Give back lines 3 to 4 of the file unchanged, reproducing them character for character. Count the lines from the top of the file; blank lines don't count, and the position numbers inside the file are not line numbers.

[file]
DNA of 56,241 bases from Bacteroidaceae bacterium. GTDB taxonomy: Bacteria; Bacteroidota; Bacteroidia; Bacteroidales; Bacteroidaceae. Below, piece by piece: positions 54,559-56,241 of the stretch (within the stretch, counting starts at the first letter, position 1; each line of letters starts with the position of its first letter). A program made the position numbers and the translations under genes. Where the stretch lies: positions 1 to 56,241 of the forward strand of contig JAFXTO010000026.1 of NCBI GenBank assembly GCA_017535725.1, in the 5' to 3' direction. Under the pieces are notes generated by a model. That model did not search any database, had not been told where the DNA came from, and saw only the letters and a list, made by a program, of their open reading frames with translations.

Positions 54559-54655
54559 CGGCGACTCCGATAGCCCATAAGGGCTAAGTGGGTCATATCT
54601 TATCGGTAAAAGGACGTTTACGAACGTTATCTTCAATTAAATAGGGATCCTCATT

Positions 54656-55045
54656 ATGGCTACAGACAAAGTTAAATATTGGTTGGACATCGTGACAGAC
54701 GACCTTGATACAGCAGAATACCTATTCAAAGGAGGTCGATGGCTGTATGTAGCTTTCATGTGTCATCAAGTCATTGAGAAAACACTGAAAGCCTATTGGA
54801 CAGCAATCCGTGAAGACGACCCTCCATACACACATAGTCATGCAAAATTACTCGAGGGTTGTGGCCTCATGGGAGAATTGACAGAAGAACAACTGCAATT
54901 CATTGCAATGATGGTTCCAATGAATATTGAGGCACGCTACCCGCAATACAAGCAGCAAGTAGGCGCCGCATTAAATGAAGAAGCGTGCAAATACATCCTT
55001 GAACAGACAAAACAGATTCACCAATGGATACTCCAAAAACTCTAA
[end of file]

54559 CGGCGACTCCGATAGCCCATAAGGGCTAAGTGGGTCATATCT
54601 TATCGGTAAAAGGACGTTTACGAACGTTATCTTCAATTAAATAGGGATCCTCATT